MEPS 245:11-20 (2002)  -  doi:10.3354/meps245011

Alkaline phosphatase activity in symbiotic dinoflagellates (zooxanthellae) as a biological indicator of environmental phosphate exposure

Eric R. Annis*, Clayton B. Cook

Harbor Branch Oceanographic Institution, 5600 US 1 North, Fort Pierce, Florida 34946, USA
*Present address: Darling Marine Center, University of Maine, 193 Clark¹s Cove Road, Walpole, Maine 04573, USA. Email:

ABSTRACT: Alkaline phosphatase activity (APA) is an indicator of phosphorus status in marine plants. We examined APA in the symbiotic dinoflagellate Symbiodinium bermudense, which occurs with the sea anemone Aiptasia pallida. We have developed an assay for APA that serves as a biological indicator of inorganic phosphate (Pi) exposure in coral reef environments and phosphorus deficiency in zooxanthellae. Zooxanthellae maintained in culture responded to a lack of Pi with elevated levels of APA. Laboratory experiments with A. pallida demonstrated that this effect occurs in symbiosis, although at a longer timescale. The addition of Pi to ambient sea water resulted in higher zooxanthellae density in unfed anemones compared to unfed controls maintained without additional Pi, indicating that S. bermudense can utilize exogenous sources of Pi. APA was measured in zooxanthellae from the coral Montastraea faveolata collected from 2 reef sites with different phosphorus exposure. Zooxanthellae from corals at the low Pi site had significantly higher APA levels than those from the high Pi site. These results indicate the potential of this assay as an indicator of phosphorus exposure in a coral reef environment.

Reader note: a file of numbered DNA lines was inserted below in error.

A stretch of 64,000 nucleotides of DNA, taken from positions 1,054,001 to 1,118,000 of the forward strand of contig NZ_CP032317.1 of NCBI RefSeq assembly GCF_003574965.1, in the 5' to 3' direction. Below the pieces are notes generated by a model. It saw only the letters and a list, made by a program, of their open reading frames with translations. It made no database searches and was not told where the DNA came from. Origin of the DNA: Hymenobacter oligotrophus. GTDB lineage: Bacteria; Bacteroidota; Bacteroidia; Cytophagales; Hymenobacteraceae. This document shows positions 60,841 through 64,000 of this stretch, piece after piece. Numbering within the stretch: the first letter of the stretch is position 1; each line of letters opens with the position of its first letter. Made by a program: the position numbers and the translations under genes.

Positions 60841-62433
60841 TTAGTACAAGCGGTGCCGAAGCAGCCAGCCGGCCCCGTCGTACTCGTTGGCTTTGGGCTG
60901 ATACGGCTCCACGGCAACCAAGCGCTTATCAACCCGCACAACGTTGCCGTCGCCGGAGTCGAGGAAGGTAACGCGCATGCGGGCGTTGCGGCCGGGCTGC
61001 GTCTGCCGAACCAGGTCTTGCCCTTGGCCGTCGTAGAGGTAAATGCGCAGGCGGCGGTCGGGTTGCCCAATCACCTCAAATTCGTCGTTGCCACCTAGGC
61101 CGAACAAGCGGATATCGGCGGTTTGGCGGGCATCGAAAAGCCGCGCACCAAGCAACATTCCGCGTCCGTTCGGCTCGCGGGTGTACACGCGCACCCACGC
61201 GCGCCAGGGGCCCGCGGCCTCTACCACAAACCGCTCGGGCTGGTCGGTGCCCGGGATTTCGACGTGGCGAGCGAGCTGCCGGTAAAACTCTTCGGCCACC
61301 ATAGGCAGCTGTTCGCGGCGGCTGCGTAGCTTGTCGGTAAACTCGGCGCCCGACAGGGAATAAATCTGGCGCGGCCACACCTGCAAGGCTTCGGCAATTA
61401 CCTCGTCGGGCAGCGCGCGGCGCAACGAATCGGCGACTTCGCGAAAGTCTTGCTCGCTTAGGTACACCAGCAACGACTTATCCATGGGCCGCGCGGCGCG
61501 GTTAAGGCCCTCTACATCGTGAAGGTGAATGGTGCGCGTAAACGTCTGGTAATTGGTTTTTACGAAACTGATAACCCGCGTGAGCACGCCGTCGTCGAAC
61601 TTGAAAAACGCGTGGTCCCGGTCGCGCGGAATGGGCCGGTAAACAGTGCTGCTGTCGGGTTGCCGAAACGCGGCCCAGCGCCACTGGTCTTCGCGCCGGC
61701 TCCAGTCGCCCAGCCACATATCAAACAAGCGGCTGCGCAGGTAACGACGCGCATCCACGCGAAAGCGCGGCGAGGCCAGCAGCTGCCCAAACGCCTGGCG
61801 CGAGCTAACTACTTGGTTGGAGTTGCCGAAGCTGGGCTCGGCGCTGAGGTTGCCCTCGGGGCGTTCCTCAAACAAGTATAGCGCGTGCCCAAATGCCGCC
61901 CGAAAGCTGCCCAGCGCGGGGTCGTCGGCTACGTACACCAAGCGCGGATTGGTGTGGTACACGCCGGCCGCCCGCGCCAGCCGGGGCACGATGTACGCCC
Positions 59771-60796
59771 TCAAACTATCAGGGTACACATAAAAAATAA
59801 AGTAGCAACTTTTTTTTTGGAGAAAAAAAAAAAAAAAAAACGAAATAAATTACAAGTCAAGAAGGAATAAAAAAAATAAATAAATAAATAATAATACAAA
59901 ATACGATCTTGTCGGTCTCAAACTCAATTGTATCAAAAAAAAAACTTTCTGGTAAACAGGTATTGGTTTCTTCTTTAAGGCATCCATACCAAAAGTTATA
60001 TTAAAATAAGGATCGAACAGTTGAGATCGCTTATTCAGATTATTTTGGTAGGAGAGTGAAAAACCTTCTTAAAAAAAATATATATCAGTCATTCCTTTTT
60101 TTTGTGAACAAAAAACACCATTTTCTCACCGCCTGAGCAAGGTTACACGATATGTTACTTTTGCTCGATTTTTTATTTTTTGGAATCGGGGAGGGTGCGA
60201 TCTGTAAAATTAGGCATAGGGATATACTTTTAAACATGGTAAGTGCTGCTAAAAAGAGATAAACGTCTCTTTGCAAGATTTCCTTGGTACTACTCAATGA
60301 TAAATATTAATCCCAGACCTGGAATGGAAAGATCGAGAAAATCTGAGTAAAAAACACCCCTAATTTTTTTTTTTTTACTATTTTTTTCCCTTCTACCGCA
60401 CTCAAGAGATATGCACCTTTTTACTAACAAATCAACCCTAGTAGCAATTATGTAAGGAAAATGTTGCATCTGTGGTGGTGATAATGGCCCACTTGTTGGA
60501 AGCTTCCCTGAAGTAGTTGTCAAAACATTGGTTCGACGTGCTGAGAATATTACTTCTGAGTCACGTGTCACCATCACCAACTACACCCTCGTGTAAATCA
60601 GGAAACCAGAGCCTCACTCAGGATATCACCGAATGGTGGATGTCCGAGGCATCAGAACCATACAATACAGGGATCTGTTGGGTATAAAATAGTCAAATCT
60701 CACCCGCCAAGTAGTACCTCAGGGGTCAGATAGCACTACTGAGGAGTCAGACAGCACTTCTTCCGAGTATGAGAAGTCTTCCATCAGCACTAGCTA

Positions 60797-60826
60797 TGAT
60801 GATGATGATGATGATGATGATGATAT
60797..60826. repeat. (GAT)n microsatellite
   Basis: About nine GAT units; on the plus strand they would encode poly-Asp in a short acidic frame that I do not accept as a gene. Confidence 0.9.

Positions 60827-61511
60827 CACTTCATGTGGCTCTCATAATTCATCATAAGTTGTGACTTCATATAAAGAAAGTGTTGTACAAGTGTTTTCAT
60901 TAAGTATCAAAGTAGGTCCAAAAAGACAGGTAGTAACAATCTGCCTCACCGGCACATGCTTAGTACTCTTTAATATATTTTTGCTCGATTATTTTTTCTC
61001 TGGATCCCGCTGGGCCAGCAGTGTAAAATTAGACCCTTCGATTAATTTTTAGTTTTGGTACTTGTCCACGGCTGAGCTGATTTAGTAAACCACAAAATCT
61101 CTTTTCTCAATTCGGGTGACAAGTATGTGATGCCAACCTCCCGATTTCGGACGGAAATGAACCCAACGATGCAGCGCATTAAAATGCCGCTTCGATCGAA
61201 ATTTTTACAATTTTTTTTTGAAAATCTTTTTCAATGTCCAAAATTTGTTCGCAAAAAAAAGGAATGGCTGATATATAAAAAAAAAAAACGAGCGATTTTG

KEY WORDS: Alkaline phosphatase · Acid phosphatase · Nutrient deficiency · Symbiosis · Aiptasia · Montastraea · Symbiodinium


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